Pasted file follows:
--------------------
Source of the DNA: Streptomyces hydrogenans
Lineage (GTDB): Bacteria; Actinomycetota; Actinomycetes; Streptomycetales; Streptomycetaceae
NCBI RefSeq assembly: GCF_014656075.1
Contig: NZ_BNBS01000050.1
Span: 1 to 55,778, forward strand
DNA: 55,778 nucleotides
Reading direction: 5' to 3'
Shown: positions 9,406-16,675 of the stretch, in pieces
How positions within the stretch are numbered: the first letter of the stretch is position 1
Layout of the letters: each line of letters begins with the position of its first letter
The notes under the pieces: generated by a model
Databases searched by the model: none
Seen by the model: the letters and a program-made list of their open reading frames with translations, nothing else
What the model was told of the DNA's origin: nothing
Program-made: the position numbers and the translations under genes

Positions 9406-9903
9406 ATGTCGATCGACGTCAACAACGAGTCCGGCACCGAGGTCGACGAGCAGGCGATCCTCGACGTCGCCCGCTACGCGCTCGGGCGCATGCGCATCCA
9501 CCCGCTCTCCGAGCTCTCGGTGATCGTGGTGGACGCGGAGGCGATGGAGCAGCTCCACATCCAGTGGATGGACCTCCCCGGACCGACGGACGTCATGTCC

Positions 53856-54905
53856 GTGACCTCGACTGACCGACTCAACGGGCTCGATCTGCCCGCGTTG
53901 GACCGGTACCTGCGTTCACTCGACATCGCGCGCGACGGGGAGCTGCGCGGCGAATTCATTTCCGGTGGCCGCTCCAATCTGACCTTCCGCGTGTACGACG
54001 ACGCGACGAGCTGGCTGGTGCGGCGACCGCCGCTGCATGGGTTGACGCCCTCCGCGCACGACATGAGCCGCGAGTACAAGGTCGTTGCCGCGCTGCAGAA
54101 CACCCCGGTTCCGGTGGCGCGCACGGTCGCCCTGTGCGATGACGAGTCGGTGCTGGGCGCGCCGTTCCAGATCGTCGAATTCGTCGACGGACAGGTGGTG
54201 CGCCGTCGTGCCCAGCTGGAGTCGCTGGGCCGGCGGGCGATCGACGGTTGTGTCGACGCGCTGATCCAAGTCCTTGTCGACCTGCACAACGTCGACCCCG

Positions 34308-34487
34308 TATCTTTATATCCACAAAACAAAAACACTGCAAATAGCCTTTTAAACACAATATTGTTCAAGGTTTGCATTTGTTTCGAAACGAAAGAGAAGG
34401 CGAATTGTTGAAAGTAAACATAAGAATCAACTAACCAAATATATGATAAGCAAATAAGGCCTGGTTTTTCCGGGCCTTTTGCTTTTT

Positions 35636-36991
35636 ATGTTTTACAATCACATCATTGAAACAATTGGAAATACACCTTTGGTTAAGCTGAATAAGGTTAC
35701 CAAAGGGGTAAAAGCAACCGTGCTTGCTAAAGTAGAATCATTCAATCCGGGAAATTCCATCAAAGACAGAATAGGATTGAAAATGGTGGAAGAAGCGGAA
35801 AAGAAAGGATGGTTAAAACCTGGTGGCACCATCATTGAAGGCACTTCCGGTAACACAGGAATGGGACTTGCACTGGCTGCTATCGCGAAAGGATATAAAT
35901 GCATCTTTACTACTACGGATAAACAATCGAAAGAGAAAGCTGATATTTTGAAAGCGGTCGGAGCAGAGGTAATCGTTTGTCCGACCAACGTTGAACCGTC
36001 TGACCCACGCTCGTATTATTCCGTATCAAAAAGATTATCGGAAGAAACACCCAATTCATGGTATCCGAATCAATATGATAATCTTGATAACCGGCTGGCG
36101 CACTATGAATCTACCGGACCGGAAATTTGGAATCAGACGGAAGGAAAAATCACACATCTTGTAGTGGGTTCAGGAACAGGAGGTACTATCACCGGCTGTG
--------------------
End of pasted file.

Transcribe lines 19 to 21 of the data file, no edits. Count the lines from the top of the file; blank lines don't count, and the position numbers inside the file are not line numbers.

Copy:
Positions 53856-54905
53856 GTGACCTCGACTGACCGACTCAACGGGCTCGATCTGCCCGCGTTG
53901 GACCGGTACCTGCGTTCACTCGACATCGCGCGCGACGGGGAGCTGCGCGGCGAATTCATTTCCGGTGGCCGCTCCAATCTGACCTTCCGCGTGTACGACG